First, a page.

We’ve heard a lot about hydraulic fracking in North Texas, especially after Denton banned the process. As many legal experts attest, that ban runs afoul of state law and puts local taxpayers on the hook for legal bills as the city defends itself in court.
But there’s a more fundamental problem with local fracking bans. They threaten something all Texans cherish: private property rights.
Before drilling, energy companies must identify the individuals who own the subsurface rights, known as mineral owners. The companies and mineral owners enter into a private contract to develop the property. Mineral owners typically receive a royalty payment based upon production.
This has produced a winning scenario for Texas and the entire country. Thanks to drilling on private property, America is now the world’s largest natural gas producer and may soon overtake Saudi Arabia as the largest oil producer.
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Billions of dollars have flowed to mineral owners, many of whom are on fixed incomes and use that money to buy groceries and pay bills.
Last year, the Texas oil and gas industry paid over $15 billion in taxes and royalties — a record high — which funded schools, roads, and first responders.
But fracking bans undermine these benefits by prohibiting how Texans develop their own property. That’s why I introduced two pieces of legislation.
House Bill 539 requires transparency so that voters know the costs to public schools and all local taxing entities when a city introduces an ordinance regulating oil and gas production.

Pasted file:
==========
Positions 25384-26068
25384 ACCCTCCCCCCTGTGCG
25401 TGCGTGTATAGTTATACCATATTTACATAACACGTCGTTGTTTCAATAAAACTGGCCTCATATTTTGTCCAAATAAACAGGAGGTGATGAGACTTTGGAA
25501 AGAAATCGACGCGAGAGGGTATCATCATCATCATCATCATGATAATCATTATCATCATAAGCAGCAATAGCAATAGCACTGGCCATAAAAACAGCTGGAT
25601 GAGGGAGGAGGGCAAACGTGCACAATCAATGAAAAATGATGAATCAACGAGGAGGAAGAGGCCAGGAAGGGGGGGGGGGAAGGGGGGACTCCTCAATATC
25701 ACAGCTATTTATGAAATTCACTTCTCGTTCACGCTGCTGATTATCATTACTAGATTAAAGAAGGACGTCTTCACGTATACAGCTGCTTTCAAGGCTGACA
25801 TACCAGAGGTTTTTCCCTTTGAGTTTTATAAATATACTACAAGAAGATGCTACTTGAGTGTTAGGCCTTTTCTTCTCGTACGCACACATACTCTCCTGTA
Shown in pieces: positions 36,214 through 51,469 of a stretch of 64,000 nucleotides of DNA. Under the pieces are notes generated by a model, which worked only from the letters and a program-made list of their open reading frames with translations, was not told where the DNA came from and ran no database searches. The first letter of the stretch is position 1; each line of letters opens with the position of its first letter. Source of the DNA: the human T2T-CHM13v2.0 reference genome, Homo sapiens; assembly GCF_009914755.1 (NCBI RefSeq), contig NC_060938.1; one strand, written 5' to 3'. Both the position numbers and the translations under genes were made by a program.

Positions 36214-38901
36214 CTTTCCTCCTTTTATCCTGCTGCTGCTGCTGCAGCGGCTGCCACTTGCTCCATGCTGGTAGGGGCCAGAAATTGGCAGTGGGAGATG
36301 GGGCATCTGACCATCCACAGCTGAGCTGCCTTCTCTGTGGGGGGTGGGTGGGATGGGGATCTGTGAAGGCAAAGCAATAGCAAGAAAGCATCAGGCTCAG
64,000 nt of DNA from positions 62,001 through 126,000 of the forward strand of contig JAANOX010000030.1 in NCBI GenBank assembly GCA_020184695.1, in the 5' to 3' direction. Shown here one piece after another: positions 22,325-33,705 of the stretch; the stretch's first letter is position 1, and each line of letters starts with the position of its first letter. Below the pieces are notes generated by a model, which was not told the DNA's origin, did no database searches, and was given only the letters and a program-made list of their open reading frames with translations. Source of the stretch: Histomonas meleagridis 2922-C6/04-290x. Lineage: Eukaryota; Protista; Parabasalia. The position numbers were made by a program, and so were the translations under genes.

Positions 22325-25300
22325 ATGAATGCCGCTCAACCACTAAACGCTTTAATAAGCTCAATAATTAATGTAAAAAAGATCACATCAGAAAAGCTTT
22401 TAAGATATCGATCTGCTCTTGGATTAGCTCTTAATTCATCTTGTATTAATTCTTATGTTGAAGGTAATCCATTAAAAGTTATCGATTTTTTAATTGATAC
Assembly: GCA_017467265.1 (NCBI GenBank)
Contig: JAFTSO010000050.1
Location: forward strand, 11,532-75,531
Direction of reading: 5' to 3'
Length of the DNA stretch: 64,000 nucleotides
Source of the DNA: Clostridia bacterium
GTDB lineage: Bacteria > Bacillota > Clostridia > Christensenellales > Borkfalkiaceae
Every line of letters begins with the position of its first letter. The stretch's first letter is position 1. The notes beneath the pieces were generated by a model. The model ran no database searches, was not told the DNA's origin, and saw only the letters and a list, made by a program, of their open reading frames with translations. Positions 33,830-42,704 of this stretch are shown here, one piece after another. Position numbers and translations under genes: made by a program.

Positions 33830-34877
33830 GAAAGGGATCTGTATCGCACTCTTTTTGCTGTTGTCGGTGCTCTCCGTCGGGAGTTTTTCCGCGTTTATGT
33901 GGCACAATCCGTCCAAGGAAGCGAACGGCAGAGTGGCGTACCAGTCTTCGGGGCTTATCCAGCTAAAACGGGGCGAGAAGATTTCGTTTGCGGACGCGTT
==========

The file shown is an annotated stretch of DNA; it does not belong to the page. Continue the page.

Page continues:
It also protects public schools by having the city hold school funding harmless from fiscal consequences of that ordinance.
House Bill 540 requires referendums altering local ordinances first be deemed legal under Texas law. Without this protection, taxpayers are forced to pay for lawsuits that should have never been necessary.
In Denton, environmental groups from Washington, D.C, New York and San Francisco poured resources into the effort to ban fracking, making it part of their nationwide campaign to ban fossil fuels.
When the measure passed, these out-of-state groups celebrated, but it is Denton’s taxpayers who now pay to defend their “victory.”
Supporters of Denton’s fracking ban wrote recently that individuals like myself are trying to “disenfranchise” residents. They even accused me of violating my conservative principles, arguing that since a local government passed a measure, any attempt to overturn it would be using “big government” to squash dissent.
They have it backwards, because “big government” is happening at the local level.
As Gov. Greg Abbott said, local bans on everything from plastic bags to tree cutting are making parts of Texas resemble California, the embodiment of big government.
The fact that out-of-state liberal political groups pushed so hard for these measures in Denton is a clear indication that this wasn’t about “local” control.
As a lifelong resident of North Texas, I want this region to remain an engine of innovation and growth.
The Texas Miracle wasn’t created by banning drilling, but rather through a welcoming business climate with consistent statewide regulations.
Oil and natural gas development, like any industry, must be appropriately regulated.
There are well over 10,000 producing wells operating successfully within Texas municipalities today. The state oversees this production, while cities have authority over zoning, noise and other activities that address local concerns.
No one in Texas should have the authority to take another’s property through the arbitrary use of government. Nor should unnecessary regulation hamper our pursuit of economic development and ultimately energy independence.
I’m proud to stand up against this kind of assault on our Texas values.
State Rep. Phil King, R-Weatherford, represents House District 61, covering Parker and Wise counties.